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Engineering skills hardest to find, says Hays

Posted on: 21 Mar 12
Engineering skills hardest to find, says Hays

Summary

Engineering and sales skills top the list of those in most demand, according to employer feedback canvassed for the 2012 Hays Salary Guide.


Engineering and sales skills top the list of those in most demand, according to employer feedback canvassed for the 2012 Hays Salary Guide.

Of 900 employers surveyed for the Hays Salary Guide, 24 per cent said they have recently found it difficult to recruit engineering staff at the junior to mid management level, while 19 per cent faced difficulty at the senior management level.

22 per cent of employers said they have found it difficult to recruit sales candidates at junior to mid and senior management levels.

Employers also report difficulty when recruiting technical skills at the junior to mid management level (17 per cent), IT skills at the junior to mid management level (16 per cent) and accountancy and finance skills at the senior management (15 per cent) and junior to mid management level (14 per cent).

Employer survey result: For which areas have you recently found it difficult to recruit?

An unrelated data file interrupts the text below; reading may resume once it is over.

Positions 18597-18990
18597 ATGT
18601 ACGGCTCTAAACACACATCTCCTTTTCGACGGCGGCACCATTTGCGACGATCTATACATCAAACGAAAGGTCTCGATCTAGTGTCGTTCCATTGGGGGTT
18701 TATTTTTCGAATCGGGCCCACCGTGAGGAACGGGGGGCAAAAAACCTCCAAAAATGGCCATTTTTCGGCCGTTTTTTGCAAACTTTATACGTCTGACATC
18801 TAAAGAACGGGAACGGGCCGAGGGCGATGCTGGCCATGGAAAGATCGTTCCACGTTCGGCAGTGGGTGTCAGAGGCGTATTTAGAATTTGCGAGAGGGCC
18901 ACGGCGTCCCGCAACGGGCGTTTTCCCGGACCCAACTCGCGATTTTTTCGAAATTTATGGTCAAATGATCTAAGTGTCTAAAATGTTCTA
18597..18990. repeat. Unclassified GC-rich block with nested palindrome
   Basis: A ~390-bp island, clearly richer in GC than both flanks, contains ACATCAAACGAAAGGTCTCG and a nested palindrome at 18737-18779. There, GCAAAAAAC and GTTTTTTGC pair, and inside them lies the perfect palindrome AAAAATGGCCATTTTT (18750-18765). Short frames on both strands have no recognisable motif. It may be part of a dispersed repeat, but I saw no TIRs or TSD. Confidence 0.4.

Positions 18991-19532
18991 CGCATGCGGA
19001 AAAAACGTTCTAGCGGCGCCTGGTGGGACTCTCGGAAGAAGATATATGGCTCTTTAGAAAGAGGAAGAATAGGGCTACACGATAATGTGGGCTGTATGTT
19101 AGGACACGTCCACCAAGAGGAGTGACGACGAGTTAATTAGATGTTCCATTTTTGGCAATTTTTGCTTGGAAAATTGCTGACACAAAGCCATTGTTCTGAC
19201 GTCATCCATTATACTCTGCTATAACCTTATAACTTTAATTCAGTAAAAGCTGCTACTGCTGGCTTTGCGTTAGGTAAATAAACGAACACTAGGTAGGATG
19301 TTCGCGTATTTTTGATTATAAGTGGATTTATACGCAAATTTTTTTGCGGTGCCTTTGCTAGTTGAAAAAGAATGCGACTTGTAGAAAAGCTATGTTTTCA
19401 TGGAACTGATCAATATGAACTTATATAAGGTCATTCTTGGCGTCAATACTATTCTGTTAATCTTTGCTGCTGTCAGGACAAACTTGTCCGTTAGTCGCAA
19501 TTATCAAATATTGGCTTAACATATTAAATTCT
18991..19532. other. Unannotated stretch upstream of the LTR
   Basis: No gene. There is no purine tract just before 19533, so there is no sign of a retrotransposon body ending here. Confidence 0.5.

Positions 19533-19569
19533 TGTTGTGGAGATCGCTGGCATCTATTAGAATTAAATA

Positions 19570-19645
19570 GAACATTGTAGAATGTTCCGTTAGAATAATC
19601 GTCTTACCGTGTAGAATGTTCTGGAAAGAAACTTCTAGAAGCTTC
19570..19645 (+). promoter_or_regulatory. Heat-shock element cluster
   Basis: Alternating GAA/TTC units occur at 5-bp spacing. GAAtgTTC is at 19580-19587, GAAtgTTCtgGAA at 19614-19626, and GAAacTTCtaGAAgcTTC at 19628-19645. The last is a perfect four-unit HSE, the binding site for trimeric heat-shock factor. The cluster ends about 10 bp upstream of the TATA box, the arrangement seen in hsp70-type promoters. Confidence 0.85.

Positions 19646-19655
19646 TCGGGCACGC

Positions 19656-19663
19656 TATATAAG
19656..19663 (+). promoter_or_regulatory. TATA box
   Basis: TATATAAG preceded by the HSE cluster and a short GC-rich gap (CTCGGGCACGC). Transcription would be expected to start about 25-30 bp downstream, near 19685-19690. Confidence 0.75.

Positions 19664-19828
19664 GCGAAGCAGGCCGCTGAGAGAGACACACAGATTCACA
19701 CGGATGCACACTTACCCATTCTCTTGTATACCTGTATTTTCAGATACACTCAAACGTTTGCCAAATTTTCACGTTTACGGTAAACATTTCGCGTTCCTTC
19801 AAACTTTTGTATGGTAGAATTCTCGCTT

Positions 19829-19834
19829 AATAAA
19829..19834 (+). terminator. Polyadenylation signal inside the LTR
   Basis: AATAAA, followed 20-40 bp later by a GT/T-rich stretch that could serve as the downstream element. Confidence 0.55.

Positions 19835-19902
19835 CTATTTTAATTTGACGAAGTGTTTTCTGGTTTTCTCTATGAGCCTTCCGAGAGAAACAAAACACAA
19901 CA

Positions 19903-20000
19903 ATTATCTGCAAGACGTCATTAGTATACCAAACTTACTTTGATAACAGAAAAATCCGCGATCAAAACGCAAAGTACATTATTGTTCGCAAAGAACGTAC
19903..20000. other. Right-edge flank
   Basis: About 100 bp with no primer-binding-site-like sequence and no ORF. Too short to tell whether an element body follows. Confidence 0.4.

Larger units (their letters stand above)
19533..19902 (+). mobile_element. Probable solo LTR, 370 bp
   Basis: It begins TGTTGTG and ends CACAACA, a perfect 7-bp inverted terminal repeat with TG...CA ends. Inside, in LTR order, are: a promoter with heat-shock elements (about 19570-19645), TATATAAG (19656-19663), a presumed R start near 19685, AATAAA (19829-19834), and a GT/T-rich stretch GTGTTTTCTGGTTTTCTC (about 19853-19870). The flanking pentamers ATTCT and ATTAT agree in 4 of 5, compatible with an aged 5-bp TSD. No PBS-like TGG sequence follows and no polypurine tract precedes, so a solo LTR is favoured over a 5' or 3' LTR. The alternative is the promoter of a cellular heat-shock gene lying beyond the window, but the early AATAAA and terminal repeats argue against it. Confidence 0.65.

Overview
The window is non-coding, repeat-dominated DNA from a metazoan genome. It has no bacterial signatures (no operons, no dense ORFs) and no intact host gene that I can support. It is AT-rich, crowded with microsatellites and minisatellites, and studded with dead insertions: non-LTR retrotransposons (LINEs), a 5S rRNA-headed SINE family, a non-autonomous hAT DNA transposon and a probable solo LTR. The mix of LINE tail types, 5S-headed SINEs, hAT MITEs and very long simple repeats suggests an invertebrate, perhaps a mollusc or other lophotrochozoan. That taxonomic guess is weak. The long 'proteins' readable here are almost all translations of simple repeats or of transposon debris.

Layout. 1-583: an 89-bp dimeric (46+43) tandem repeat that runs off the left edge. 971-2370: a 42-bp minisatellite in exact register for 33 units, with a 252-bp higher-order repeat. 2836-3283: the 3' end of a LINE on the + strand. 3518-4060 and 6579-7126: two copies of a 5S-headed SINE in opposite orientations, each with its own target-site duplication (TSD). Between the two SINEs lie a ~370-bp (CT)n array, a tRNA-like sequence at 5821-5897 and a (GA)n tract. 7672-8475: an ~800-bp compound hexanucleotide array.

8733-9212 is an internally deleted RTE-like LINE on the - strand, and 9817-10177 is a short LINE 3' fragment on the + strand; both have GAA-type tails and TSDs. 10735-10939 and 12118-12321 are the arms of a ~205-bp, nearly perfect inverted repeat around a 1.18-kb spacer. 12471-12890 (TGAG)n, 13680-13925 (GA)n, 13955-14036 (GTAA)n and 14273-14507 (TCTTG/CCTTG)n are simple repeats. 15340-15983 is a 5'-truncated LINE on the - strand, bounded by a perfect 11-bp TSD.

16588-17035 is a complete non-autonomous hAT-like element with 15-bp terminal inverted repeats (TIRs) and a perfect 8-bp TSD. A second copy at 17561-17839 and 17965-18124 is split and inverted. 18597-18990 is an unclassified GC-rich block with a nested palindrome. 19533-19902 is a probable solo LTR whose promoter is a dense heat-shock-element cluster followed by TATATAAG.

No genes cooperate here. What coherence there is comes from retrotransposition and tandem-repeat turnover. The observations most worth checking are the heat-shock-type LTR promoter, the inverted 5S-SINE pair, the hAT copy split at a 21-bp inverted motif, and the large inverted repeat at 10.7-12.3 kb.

“Skills shortages have been a recognised business challenge for some time, but our findings put the spotlight on exactly which skills employers are finding most difficult to source,” said Simon Lance, Regional Director of Hays in China.

“Despite the global economic environment, Asia remains resilient and almost all (95 per cent) of the employers we surveyed said skills shortages have the potential to hamper the effective operation of their business or department.

“This means that finding a way to bridge this skills gap will be critical in the months and years ahead.”

According to Hays, one way to do this is to consider flexible staffing solutions. “Already this is a strategy employers are turning to, with one in two reporting that they have utilised a flexible staffing approach in the last 12 months,” said Simon.

“Of these, the most common approach was temporary or contract staff, which was utilised by 69 per cent of employers. This was followed by the employment of part-time staff (utilised by 37 per cent), casual staff (utilised by 25 per cent) and job sharing (utilised by 11 per cent).

“Another strategy is overseas skills. According to our survey, 66 per cent of employers said they would consider employing or sponsoring a qualified overseas candidate in skill-short areas.

“Some employers are also attempting to overcome the skills shortage by counter offering staff when they resign. 66 per cent said they sometimes counter-offer staff and seven per cent always counter-offer staff when they resign.”

Out now, the 2012 Hays Salary Guide reveals salary and recruiting trends for 1,100 roles across China, Singapore, Hong Kong and Japan. You can access the Hays Salary Guide at www.hays.cn/salary, by contacting your local Hays office or by downloading The Hays Salary Guide 2012 iPhone app from iTunes.

Hays, the world’s leading recruiting experts in qualified, professional and skilled people.

Kathy Lou, Marketing Manager of Hays in China

Last updated on: 21/03/2012 14:42:01

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